2. Provide trustworthy information
Taking data a step further, health systems should take a strong stance in sharing and providing information about common (or even uncommon) health topics. With the availability of the internet and the widespread sharing of misinformation, health systems need to be the source of truth for health-related topics. It’s becoming increasingly common for patients to browse the internet for a topic before they schedule an appointment or even visit a health system’s website. Health systems should strive to own the information that consumers are reading. With this in mind, they can provide the most accurate information with meaningful recommendations for actions and even give consumers a quick link to help schedule a visit or contact a provider when appropriate. The pandemic has served to be an extreme example of WHY this is so critical. As a health system, you are increasingly expected to make accurate information easily accessible to your community via every channel available: your website, your social pages, your emails, your portals.
3. Make access to care easier
One of the greatest barriers to healthcare is how difficult it can be to navigate the process of finding an appointment with a provider. Resource constraints aside, there are several things health systems can do to improve access. The goal should be to make it easy for the consumer and to reduce friction for getting appointments scheduled. Allowing patients to select and schedule appointments from an online scheduling platform or patient portal can be the best way to go about this, but often presents numerous technical challenges. Another method is to allow for scheduling requests via multiple digital channels. This way, patients can indicate interest any time of day via the mechanism best suited to them. It is best practice to allow patients to select when and how they would like to hear back from you and to stick to that timing and channel of communication. The last way and most critical point of access for patients is your scheduling department or front desk team. As a health system, you should pay special attention to this group — ensure they have the right tools, resourcing, and authority to schedule appointments with as few restrictions as possible. Reduce the need for handoffs, supervisor intervention, or callbacks. Patients can quickly learn if your health system is easy or difficult to make an appointment with, and word of mouth can be very helpful or hurtful.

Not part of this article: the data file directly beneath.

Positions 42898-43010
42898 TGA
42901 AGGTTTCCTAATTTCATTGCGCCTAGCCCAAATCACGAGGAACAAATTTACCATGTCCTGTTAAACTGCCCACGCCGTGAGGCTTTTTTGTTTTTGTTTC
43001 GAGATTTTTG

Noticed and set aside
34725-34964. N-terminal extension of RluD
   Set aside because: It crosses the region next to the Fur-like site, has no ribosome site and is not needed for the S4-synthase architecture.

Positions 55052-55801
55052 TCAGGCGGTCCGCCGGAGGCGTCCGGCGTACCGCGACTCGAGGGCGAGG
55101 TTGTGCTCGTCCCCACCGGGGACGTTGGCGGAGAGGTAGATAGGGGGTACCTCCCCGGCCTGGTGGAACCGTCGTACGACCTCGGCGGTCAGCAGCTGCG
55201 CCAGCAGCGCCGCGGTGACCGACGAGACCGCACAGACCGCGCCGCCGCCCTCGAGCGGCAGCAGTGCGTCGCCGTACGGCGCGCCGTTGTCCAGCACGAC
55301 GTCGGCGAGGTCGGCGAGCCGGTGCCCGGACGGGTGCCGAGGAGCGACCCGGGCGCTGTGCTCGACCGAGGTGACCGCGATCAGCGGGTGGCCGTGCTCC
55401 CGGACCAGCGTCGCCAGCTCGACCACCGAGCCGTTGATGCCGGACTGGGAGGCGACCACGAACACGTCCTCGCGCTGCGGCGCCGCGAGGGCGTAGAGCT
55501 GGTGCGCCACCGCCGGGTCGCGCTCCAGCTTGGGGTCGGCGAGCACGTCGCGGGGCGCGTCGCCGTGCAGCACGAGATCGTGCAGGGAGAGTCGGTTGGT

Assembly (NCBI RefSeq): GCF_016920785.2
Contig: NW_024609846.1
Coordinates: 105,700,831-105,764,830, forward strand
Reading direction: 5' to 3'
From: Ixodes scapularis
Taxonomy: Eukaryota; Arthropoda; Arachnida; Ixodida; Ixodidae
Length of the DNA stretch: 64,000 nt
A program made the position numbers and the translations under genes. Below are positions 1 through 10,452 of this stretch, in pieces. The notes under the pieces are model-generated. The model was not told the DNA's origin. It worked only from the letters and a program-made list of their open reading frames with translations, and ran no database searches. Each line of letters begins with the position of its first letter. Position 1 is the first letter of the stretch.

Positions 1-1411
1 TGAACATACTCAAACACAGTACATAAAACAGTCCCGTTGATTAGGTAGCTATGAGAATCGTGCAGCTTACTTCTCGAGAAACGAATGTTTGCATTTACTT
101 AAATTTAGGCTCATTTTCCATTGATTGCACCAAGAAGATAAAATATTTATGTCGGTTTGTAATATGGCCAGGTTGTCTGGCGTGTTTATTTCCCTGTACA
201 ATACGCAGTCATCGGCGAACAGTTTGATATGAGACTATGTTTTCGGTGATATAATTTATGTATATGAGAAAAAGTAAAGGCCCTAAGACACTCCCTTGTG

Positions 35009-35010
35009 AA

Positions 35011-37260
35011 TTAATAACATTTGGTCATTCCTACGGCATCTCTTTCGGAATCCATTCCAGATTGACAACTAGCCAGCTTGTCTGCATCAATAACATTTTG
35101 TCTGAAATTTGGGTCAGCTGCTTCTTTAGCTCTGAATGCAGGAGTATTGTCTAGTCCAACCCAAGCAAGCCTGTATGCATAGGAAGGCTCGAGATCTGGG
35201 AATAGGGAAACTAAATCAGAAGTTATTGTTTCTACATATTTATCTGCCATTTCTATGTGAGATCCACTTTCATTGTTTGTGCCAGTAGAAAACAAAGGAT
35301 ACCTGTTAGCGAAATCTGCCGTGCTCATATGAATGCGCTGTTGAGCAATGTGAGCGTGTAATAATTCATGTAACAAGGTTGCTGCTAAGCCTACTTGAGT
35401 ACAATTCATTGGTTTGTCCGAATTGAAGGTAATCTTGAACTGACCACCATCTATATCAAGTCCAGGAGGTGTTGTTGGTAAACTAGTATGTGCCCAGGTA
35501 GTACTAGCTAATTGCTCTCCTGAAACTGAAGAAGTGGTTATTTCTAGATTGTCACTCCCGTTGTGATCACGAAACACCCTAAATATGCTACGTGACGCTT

To sum up the above, patients are taking a greater stake in their health. Healthcare providers should be cheerleaders, supporters, and catalysts of this change. Putting healthcare ownership in the hands of the patient will only improve their health and produce better health outcomes. Politics and policy aside, health systems can be more proactive and intentional in their outreach to patients, be the source of truth for health information, and make it easier for patients to get care. When the goal is to provide great care for our patients, it is essential that we help patients care for themselves. That is how we bring care full circle.